EXAMPLE III Fifty grams of the prepolymer product of Example I was mixed with 0.02 gram of aluminum benlzoate and placed in a reaction vessel. This mixture was heated at about 280 C. under reduced pressure of from about 0.05 to about 0.1 mm. of mercury while under agitation for about two hours to bring about polycondensation of the prepolymer product of Example I and formation of a polyester resin. The polyester resin product had an intrinsic viscosity of 0.80, a carboxyl content value of 7 (meq./kg.) and a melting point of about 265 C. The Y value on the C.I.E. system was 69.2.

EXAMPLE IV Fifty grams of the prepolymer product of Example I was mixed with 0.02 gram of aluminum formate and placed in a reaction vessel. This mixture was heated at;

about 280 C. under reduced pressure of from about 0.05 to about 0.1 mm. of mercury while under agitation for about two hours to bring about polycondensation of the prepolymer product of Example I and formation of a polyester resin. The polyester resin product had an intrinsic viscosity of 0.85, a carboxyl content value of 12 (meq./kg.) and a melting point of about 266 C. The Y value on the C.I.E. system was 60.6.

EXAMPLE V Fifty grams of the prepolymer product of Example I was mixed with 0.02 gram of aluminum octoate and placed in a reaction vessel. This mixture was heated at about 280 C. under reduced pressure of from about 0.05 to about 0.1 mm. of mercury while under agitation for about two hours to bring about polycondensation of the prepolymer product of Example I and formation of a polyester resin. The polyester resin product had an intrinsic viscosity of 0.78, a carboxyl content value of 9 (meq./kg.) and a melting point of about 263 C. The Y value on the C.I.E. system was 71.7.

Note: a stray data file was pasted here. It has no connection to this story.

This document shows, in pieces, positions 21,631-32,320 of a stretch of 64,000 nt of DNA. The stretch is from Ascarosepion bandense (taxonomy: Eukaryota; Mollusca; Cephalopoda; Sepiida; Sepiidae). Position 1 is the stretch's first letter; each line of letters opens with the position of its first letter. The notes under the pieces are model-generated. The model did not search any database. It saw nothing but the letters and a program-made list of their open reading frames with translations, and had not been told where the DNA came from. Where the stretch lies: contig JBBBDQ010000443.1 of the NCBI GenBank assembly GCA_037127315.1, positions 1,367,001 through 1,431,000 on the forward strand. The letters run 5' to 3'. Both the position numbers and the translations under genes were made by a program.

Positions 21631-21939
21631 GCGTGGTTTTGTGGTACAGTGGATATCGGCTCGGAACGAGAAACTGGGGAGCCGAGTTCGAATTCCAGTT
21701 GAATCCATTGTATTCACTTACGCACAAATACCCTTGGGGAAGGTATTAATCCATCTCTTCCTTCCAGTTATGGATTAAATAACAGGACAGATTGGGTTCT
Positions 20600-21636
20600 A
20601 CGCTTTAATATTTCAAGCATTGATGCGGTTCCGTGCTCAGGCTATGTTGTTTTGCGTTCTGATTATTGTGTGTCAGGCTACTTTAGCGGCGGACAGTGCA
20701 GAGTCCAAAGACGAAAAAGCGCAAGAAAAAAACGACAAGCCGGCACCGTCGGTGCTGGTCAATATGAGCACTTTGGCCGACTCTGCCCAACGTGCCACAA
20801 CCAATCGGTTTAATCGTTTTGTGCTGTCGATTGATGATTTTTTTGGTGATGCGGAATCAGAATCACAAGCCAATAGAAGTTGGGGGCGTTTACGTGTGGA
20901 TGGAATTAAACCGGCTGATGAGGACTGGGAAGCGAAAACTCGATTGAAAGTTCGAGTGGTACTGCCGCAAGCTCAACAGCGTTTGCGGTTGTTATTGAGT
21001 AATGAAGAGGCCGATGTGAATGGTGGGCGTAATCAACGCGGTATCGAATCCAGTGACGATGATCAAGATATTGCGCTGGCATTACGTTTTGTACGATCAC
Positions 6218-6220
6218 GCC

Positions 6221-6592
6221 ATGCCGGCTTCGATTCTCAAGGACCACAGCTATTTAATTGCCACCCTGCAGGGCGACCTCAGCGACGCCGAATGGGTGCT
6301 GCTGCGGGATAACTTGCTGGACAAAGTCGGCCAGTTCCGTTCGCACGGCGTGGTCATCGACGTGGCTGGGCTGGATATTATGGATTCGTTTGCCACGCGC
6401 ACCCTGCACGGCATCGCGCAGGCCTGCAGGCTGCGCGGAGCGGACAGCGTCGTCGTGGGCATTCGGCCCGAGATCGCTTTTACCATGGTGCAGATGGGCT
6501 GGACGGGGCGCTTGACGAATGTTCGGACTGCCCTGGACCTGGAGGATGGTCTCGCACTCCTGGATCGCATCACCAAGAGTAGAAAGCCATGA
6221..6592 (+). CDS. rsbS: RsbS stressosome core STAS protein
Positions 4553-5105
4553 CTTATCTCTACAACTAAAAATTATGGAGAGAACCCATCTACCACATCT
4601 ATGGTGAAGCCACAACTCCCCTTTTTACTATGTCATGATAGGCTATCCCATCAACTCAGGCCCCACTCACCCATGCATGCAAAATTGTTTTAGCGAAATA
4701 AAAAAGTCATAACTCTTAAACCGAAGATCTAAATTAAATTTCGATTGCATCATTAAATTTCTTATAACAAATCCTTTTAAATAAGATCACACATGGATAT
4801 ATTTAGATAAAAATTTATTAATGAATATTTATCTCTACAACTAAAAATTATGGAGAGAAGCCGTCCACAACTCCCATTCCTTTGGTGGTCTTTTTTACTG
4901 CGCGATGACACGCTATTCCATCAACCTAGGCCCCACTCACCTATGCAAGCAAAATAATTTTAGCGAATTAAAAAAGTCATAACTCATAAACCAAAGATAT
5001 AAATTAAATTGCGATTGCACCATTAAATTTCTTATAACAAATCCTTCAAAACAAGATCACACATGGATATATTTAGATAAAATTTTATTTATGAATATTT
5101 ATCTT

EXAMPLE VI Fifty grams of the prepolymer product of Example I was mixed with 0.02 gram of aluminum citrate and placed in a reaction vessel. This mixture was heated at about 280 C. under reduced pressure of from about 0.05 to about 0.1 mm. of mercury while under agitation for about two hours to bring about polycondensation of the prepolymer product of Example I and formation of a polyester resin. The polyester resin product had an intrinsic viscosity of 0.63, a carboxyl content value of 6 (meq./kg.) and a melting point of about 262 C. The Y value on the C.I.E. system was 66.7.

EXAMPLE v11 Fifty grams of the prepolymer product of Example I was mixed with 0.02 gram of basic aluminum acetate and placed in a reaction vessel. This mixture was heated at about 280 C. under reduced pressure of from about 0.05 to about 0.1 mm. of mercury while under agitation for about two hours to bring about polycondensation of the prepolymer product of Example I and formation of a polyester resin. The polyester resin product had an intrinsic viscosity of 0.66, a carboxyl content value of 9 (meq./kg.) and a melting point of about 264 C. The Y value on the OLE. system was 70.3.

EXAMPLE VIII Fifty grams of the prepolymer product of Example I was mixed with 0.02 gram of antimony trioxide and placed in a reaction vessel. This mixture was heated at about 280 C. under reduced pressure of from about 0.05 to about 0.1 mm. of mercury while under agitation for about two hours to bring about polycondensation of the prepolymer product of Example I and formation of a polyester resin. The polyester resin product had an intrinsic viscosity of 0.81, a carboxyl content value of 18 (meq./kg.) and a melting point of about 260 C. The Y value on the C.I.E. system was 56.5.